April 7, 2014


Is our focus on economic growth hurting employment? It's time for a new approach (Mark Thoma, 4/07/14,The Fiscal Times)

In the past, the focus of supply-side policies has been to remove tax and regulatory distortions that prevent capital markets from functioning efficiently, to promote saving and investment, and to lower the taxes on corporations and the wealthy.

Those efforts will surely reemerge as the focus turns once again to growth (though hopefully we've learned something about deregulation). But there will be something new this time around, and it will be driven by the political left.

Increasingly, the idea that the ever-growing inequality can be harmful to economic growth has been taking hold. As I pointed out in my last column, Joseph Stiglitz explains one way that rising inequality can have a negative impact on economic growth:

Many at the bottom, or even in the middle, are not living up to their potential, because the rich, needing few public services and worried that a strong government might redistribute income, use their political influence to cut taxes and curtail government spending. This leads to underinvestment in infrastructure, education, and technology, impeding the engines of growth. [The Guardian]

Or, to give another example of how reducing inequality can promote growth, if wages were higher, would we see such a large number of permanent dropouts from the labor force, a drag on economic growth? As Atif Mian and Amir Sufi document, ever since 1980, the tight link between the growth in productivity and median household income has been broken. Gains from growth that used to flow to typical households now end up at the top of the income distribution. Wouldn't a more equitable distribution of the gains from growth motivate people to remain in (or return to) the labor force?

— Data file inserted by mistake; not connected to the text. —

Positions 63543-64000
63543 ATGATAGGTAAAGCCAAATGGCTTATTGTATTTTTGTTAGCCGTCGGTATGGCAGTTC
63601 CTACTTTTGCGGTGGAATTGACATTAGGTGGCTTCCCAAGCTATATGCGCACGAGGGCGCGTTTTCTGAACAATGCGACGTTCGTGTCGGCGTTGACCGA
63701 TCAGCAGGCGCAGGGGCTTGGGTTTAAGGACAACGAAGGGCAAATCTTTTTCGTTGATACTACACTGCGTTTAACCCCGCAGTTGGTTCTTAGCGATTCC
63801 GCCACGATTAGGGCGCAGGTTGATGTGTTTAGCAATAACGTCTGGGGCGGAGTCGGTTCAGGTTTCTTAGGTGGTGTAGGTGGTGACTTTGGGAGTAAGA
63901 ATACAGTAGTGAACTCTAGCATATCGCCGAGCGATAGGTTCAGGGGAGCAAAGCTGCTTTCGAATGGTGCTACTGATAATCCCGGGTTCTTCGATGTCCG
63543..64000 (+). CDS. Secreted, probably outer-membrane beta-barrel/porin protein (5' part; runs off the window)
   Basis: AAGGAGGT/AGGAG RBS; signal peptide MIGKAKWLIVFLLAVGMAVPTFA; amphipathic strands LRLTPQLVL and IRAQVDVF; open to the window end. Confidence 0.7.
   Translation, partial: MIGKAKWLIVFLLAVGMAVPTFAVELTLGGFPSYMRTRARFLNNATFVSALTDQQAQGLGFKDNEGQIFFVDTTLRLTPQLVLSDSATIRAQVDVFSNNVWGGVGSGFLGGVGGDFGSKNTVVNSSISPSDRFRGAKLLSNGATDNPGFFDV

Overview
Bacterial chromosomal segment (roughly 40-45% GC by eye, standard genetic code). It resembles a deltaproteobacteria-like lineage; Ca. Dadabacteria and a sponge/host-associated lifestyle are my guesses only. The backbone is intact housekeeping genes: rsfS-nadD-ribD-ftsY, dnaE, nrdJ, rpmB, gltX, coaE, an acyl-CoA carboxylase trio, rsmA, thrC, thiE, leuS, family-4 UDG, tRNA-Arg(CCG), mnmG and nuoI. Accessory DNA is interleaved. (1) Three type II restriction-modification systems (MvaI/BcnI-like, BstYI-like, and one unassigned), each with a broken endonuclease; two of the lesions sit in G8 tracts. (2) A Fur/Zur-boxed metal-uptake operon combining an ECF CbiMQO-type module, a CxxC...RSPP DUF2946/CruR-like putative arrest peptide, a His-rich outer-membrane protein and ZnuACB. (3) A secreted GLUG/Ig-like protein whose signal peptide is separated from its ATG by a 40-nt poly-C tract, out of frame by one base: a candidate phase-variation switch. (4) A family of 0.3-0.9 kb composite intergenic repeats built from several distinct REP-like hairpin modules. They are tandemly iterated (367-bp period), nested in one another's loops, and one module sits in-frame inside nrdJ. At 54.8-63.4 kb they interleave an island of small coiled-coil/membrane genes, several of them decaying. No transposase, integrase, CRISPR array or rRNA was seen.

For yet another example, if a larger share of the gains from growth had gone to lower income households, how much better off -- healthier, better educated, and more productive in the future -- would our children be? How much faster would the economy grow if more children were able to reach their potential?

Of course a focus on growth hurts employment, just as a focus on employment hurts growth.  Once we accept this truism, it appears obvious that the best way to distribute wealth is not through employment.

Posted by at April 7, 2014 7:00 PM

blog comments powered by Disqus